dynamic factor

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dynamic factor

[dī¦nam·ik ′fak·tər]
(aerospace engineering)
A ratio formed from the load carried by any airplane part when the airplane is accelerating or subjected to abnormal conditions to the load carried in the conditions of normal flight.
References in periodicals archive ?
Both of these features create considerable value for measurement, and diffusion index summaries provide a way of drawing comparisons over time and across regions, bringing us to our central question: How do the survey indexes compare with official employment statistics and other measures of regional economic performance?
Next, we explore how the unique adjustments we make to the formula for a traditional diffusion index affect its properties.
For the case of employment in the Fifth Federal Reserve District, we show that changes in this extensive margin, measured by a synthetic diffusion index constructed from observed data, accounts for the bulk of changes in aggregate employment growth.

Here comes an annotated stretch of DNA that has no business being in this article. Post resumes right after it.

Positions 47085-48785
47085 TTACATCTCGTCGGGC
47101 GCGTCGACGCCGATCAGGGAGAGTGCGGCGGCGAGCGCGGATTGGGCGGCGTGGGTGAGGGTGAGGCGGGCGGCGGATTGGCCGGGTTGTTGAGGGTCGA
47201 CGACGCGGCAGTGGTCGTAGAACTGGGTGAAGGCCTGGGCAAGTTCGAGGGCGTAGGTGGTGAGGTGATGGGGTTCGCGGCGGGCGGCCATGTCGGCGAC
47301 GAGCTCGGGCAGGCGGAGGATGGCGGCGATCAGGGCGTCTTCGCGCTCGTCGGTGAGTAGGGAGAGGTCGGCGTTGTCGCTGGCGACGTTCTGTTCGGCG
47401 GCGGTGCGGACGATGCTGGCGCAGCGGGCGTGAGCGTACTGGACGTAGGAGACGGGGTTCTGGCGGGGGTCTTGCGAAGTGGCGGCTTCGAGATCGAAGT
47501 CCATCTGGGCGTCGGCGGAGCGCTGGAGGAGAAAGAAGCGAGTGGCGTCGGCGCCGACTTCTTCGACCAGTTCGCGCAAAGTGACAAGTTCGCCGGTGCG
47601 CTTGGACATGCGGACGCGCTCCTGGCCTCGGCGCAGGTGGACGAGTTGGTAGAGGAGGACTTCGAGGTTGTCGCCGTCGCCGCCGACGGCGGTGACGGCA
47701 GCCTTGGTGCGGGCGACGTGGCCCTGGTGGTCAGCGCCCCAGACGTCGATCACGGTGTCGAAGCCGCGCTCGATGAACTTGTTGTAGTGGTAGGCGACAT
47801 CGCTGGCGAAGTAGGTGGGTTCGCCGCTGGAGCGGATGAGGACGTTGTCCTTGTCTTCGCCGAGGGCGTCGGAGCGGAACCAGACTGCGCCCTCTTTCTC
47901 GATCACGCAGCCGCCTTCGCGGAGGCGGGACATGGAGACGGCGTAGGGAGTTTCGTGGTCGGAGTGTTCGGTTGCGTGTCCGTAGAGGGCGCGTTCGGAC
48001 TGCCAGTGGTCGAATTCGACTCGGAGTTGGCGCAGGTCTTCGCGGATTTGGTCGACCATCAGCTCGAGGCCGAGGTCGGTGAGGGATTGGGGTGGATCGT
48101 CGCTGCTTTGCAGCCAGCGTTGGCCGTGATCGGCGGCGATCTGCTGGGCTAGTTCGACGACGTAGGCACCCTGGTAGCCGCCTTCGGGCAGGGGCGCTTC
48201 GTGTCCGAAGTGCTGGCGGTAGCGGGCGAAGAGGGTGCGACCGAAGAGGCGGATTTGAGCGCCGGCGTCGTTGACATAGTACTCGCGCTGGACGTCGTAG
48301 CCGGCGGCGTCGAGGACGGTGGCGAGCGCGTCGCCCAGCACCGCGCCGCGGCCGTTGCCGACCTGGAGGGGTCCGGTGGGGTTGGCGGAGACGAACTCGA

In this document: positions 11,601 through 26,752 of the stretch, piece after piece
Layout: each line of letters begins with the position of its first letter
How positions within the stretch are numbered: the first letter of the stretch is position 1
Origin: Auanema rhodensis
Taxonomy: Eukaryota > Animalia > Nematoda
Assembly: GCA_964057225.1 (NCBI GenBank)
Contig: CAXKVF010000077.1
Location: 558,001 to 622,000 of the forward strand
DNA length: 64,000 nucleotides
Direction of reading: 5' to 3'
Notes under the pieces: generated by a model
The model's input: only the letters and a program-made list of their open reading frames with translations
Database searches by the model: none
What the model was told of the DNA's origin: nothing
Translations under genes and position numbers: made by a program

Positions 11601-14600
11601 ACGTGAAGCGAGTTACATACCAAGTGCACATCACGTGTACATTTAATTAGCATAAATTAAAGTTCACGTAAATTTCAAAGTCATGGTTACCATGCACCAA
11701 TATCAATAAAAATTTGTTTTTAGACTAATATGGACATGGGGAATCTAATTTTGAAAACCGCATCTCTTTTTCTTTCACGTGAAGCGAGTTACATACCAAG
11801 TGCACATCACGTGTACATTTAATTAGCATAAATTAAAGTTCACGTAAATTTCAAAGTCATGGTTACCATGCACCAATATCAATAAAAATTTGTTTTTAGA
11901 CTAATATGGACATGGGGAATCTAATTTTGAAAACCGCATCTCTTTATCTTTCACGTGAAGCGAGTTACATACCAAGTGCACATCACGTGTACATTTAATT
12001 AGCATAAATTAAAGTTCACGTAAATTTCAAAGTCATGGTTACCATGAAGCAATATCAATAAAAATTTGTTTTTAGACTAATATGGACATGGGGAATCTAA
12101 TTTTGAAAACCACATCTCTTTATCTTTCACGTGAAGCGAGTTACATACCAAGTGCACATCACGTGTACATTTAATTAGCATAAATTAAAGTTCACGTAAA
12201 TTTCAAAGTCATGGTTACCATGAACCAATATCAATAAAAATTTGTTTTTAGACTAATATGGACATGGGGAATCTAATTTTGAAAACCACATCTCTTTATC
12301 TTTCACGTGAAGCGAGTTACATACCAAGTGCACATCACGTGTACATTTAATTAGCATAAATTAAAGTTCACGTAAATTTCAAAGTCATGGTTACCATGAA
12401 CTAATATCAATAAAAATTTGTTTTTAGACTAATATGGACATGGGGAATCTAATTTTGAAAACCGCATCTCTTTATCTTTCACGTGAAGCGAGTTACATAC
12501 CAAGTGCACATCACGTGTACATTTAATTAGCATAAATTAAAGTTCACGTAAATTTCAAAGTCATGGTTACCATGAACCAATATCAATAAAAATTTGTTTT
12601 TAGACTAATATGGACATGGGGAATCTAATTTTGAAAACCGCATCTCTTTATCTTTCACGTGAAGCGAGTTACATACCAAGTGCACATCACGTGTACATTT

This quarter's diffusion index, which measures lenders sentiment towards US commercial lending, showed a moderate increase compared to last quarter's significant decrease.
The diffusion index of consumer sentiment regarding current economic conditions stood at minus 8.
The BSP based its conclusion on survey results that showed that the diffusion index for credit standards covering both corporate and individual borrowers stood at 0 in the third quarter.
Using these data series, the Philadelphia Fed constructs an index for each state, as well as a diffusion index that summarizes economic activity across the states.
It is important to point out from the outset that this paper is not intended to rule out any diffusion index as being completely unimportant in constructing NMPMI, but rather to determine the relative importance of these individual indicators based on an analysis of the internal structures of the data.
The diffusion index is the difference between the ratio of positive ("better") and negative ("worse") responses.
A diffusion index is calculated as the percentage of respondents reporting an increase plus one-half of the percentage reporting no change.
As a consequence, the NAPM-NY non-manufacturing diffusion index, which measures the industry breadth of expansions and contractions, rose from a reading of 57.
The large manufacturers, whose views are seen as the most critical commentary on the Japanese economy, pushed their part of the Tankan's critical Diffusion Index (DI) to a reading of +11--its highest level in six and a half years and the second straight quarter of improvement.

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